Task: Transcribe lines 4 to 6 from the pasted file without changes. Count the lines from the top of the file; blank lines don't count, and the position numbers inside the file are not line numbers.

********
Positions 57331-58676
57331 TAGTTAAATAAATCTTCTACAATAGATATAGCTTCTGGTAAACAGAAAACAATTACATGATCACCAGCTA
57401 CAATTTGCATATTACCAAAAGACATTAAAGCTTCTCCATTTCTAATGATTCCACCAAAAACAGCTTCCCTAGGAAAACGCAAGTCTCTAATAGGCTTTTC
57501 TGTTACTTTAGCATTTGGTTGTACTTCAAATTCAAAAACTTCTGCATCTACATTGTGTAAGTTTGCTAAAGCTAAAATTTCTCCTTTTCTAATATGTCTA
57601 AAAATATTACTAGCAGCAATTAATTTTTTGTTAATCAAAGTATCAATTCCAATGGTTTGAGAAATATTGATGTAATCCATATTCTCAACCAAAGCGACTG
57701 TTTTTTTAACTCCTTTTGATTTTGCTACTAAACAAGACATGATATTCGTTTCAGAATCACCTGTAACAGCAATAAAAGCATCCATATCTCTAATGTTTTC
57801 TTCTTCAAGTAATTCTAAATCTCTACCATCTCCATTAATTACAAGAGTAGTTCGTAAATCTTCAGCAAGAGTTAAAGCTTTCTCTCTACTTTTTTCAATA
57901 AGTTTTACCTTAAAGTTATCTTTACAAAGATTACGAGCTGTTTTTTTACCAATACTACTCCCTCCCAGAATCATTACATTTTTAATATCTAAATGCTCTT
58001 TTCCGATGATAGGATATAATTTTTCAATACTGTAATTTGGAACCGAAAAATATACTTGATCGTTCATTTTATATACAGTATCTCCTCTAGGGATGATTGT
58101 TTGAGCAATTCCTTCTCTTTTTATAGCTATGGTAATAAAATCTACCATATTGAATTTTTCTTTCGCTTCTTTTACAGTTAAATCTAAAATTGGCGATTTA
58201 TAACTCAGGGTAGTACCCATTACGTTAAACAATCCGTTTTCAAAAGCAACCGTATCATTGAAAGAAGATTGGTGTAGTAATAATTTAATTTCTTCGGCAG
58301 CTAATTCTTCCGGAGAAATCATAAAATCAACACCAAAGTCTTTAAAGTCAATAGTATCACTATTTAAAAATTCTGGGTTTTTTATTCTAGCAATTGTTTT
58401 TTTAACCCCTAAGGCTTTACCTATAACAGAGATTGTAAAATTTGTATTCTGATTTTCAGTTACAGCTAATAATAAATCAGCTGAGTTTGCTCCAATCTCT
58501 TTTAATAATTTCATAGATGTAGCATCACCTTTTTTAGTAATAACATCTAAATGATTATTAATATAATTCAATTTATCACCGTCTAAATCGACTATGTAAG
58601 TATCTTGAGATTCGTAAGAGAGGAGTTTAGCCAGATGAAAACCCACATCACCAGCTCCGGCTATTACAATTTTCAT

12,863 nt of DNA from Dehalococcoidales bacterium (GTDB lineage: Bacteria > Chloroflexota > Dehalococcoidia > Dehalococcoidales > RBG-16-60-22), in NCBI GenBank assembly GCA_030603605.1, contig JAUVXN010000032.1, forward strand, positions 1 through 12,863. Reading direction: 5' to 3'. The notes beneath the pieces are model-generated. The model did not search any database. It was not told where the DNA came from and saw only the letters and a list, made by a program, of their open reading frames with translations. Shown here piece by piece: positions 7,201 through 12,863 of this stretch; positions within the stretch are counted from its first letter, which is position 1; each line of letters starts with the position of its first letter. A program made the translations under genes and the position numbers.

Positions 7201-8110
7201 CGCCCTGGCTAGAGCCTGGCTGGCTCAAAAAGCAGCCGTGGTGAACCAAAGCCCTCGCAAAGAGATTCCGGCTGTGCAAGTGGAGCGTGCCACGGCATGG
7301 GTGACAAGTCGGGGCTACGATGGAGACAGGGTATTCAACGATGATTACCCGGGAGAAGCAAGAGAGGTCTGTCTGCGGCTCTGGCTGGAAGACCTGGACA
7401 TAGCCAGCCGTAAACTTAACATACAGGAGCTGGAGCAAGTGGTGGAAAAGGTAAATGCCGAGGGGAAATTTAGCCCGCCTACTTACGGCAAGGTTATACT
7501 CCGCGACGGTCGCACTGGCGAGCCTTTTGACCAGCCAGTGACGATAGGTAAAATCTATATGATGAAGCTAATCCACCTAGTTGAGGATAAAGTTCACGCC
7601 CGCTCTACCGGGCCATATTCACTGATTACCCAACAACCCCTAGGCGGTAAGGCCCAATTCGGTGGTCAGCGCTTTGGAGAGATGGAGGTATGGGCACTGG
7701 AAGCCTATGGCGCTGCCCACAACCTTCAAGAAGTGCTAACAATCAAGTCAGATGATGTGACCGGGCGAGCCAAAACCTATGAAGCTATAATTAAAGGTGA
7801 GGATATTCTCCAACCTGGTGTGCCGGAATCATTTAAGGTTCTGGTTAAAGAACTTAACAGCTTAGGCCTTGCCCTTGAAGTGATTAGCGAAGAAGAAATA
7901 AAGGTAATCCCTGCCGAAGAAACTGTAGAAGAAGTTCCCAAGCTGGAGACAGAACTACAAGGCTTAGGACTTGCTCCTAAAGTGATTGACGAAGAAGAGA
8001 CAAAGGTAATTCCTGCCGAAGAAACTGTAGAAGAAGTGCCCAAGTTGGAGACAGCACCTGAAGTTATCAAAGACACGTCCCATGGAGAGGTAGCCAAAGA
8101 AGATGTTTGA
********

57501 TGTTACTTTAGCATTTGGTTGTACTTCAAATTCAAAAACTTCTGCATCTACATTGTGTAAGTTTGCTAAAGCTAAAATTTCTCCTTTTCTAATATGTCTA
57601 AAAATATTACTAGCAGCAATTAATTTTTTGTTAATCAAAGTATCAATTCCAATGGTTTGAGAAATATTGATGTAATCCATATTCTCAACCAAAGCGACTG
57701 TTTTTTTAACTCCTTTTGATTTTGCTACTAAACAAGACATGATATTCGTTTCAGAATCACCTGTAACAGCAATAAAAGCATCCATATCTCTAATGTTTTC